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Mikesell v. St. Jude Medical, Inc.

United States District Court, N.D. Indiana, South Bend Division

February 2, 2017

RON MIKESELL, et al., Plaintiffs,
v.
ST. JUDE MEDICAL, INC. et al., Defendants.

          REPORT AND RECOMMENDATION

          MICHAEL G. GOTSCH, SR. UNITED STATES MAGISTRATE JUDGE.

         On August 19, 2016, Defendants, St. Jude Medical, Inc. and Pacesetter, Inc. (collectively, “St Jude”), filed their Motion to Dismiss. On August 24, 2016, Plaintiffs, Ron and Beverly Mikesell, filed their response in opposition to St. Jude's motion. St. Jude's motion became ripe on September 6, 2016, when St. Jude filed a reply brief. On October 7, 2016, St. Jude's motion was referred to the undersigned for a report and recommendation pursuant to 28 U.S.C. § 636(b)(1)(B), Fed.R.Civ.P. 72(b), and N.D. Ind. L.R. 72-1(c). For the reasons stated below, the undersigned recommends that St. Jude's motion be GRANTED. [DE 10].

         I. Relevant Background

         On April 19, 2016, Plaintiffs filed their complaint raising four claims-strict liability- manufacturing defect (Count I), negligence in manufacturing (Count II), negligence per se (Count III), and loss of consortium (Count IV). Plaintiffs' claims are based on allegations that Mr. Mikesell was injured as the result of manufacturing defects in the St. Jude Riata and Riata ST Leads (“Riata Leads” or “Leads”) implanted in him in 2005 as part of an implantable cardiac defibrillator (“ICD”).[1] [DE 6 at 1, ¶ 1]. The Riata Leads, manufactured by St. Jude, are wires attached to ICDs “that deliver[] signals that allow an [ICD] to detect an abnormal heart rhythm and deliver a shock to help the heart return to an appropriate rhythm.” In re Medtronic, Inc., Sprint Fidelis Leads Prod. Liab. Litig., 623 F.3d 1200, 1203 (8th Cir. 2010).

         According to Plaintiffs' complaint, St. Jude introduced its Riata Leads, a Class III medical device, to the American market in about 2002 after securing approval for its design, manufacturing method, and labeling from the Food and Drug Administration (“FDA”). Class III medical devices “present a potential unreasonable risk of illness or injury and therefore incur the FDA's strictest regulation.” Buckman Co. v. Plaintiffs' Legal Comm., 531 U.S. 341, 344 (2001) (quoting 21 U.S.C. § 360c(a)(1)(C)(ii)(II)) (internal quotations omitted). Before they may enter the market, Class III medical devices must undergo the rigorous premarket approval process (“PMA”), designed to provide the consuming public with “reasonable assurance that such device is safe [and effective] under the conditions of use prescribed, recommended, or suggested in the proposed labeling thereof.” Id. (quoting 21 U.S.C. § 360e(d)(2)(A)-(B)).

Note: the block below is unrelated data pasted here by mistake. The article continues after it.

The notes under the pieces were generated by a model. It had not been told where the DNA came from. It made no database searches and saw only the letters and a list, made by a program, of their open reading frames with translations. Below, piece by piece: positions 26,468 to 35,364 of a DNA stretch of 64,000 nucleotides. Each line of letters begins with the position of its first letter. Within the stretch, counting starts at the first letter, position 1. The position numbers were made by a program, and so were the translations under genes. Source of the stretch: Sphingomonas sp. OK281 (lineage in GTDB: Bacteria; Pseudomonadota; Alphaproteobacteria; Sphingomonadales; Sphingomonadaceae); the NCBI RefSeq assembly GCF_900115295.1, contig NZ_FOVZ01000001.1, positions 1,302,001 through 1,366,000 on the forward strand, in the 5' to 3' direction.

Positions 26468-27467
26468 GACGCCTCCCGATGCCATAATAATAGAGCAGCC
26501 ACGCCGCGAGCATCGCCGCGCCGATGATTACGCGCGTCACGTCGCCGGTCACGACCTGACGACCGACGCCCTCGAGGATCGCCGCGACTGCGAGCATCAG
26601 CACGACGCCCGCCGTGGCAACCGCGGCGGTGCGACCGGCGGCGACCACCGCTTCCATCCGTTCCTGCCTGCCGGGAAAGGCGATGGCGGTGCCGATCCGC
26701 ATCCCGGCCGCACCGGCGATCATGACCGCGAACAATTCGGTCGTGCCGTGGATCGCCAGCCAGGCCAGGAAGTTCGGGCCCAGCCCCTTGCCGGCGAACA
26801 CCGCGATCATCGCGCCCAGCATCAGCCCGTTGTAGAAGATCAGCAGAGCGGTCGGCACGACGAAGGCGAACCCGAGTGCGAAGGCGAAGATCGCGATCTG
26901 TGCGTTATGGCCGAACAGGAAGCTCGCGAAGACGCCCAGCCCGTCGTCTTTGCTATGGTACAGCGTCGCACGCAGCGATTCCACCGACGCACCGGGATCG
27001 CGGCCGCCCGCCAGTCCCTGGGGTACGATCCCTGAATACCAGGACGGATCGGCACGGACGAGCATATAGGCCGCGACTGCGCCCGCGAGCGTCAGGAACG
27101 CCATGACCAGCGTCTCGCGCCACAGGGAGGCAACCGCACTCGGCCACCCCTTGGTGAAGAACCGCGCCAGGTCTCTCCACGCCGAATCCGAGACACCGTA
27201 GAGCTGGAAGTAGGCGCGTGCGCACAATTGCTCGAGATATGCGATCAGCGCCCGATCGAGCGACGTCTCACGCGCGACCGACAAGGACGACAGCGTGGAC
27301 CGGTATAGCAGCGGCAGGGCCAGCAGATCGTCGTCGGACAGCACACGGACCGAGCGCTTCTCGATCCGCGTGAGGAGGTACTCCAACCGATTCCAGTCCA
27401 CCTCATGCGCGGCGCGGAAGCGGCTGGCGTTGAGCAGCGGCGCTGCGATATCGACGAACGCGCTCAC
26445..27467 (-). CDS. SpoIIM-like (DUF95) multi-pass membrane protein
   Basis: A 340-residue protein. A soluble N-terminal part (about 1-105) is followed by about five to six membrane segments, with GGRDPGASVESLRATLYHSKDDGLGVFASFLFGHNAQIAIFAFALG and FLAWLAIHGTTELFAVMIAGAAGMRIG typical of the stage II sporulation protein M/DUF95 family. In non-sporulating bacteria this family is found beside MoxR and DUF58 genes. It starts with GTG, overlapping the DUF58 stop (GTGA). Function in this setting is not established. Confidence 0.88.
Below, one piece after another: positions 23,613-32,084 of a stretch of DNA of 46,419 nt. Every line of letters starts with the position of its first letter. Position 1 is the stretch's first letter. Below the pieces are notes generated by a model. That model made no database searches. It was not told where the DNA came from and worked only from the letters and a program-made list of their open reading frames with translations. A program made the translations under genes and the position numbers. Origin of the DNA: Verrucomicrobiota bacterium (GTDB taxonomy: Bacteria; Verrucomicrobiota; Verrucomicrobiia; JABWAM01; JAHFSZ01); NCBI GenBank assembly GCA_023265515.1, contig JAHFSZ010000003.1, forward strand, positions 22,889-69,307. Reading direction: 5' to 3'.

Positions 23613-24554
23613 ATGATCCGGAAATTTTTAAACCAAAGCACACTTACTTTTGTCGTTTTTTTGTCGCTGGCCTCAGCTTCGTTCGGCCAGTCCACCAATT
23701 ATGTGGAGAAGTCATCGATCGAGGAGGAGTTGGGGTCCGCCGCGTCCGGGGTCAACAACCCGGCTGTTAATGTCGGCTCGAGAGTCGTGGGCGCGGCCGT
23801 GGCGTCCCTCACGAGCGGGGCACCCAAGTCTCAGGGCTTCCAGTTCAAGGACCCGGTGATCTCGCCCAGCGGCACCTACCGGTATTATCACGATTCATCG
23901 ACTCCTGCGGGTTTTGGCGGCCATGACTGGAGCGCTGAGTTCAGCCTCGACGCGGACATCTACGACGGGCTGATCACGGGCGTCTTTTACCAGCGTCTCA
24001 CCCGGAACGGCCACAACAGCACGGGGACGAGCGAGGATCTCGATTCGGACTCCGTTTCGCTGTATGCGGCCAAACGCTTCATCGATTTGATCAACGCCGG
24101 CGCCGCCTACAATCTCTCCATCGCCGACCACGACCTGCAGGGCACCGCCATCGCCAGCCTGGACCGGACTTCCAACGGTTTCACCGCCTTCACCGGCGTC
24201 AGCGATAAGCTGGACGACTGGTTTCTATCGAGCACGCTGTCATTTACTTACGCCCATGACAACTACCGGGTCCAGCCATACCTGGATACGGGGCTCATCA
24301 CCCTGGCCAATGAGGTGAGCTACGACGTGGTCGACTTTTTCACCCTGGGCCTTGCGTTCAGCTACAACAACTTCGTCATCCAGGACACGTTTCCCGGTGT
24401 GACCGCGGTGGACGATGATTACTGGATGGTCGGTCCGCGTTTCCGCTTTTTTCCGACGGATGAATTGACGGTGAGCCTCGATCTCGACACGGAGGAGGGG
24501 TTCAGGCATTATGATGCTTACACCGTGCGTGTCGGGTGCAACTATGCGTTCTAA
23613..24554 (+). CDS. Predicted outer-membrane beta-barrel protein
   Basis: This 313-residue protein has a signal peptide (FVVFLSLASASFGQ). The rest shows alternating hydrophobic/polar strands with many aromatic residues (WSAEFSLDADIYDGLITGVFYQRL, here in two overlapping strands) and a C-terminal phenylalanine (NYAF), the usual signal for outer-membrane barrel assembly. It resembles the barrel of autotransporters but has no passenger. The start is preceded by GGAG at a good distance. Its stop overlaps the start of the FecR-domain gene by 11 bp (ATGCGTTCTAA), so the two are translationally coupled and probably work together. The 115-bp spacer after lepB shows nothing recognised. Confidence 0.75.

Plaintiffs allege in their complaint that from January 2003 through 2010, after securing initial approval of the Leads through the PMA process, St. Jude submitted multiple PMA Supplements through which it sought and received approval to manufacture additional models of Leads as well as to make modifications to the original Riata Leads. [DE 6 at 5-7, ¶¶ 16-32]. Plaintiffs more specifically allege that “St. Jude applied for over 27 manufacturing or process changes to the Riata Leads” between 2005 and 2010 and that “St. Jude failed to manufacture the Riata Leads consistent with these approved changes, thereby creating a defective product.” [Id. at 7, ¶ 32]. In the section of their complaint entitled “Manufacturing Defects with Regard to Riata Leads, ” Plaintiffs allege that the defects resulting from St. Jude's alleged failure to comply with the 27 manufacturing or process changes violated the PMA and included “inconsistent insulation diameters surrounding the electric conductors, ” [Id., ¶ 33], inconsistent application of “a lubricious interface between the inner and outer insulation, ” [Id. at 8, ¶ 36], “reduced tensile strength of the silicone insulation” as the result of “failure to comply with approved methods of curing and sterilization during the manufacture of the Leads, ” [Id., ¶ 37], and “insecure crimps over the length of the Lead” resulting from “failure to crimp with a controlled, uniform, degree of force” [Id., ¶ 38].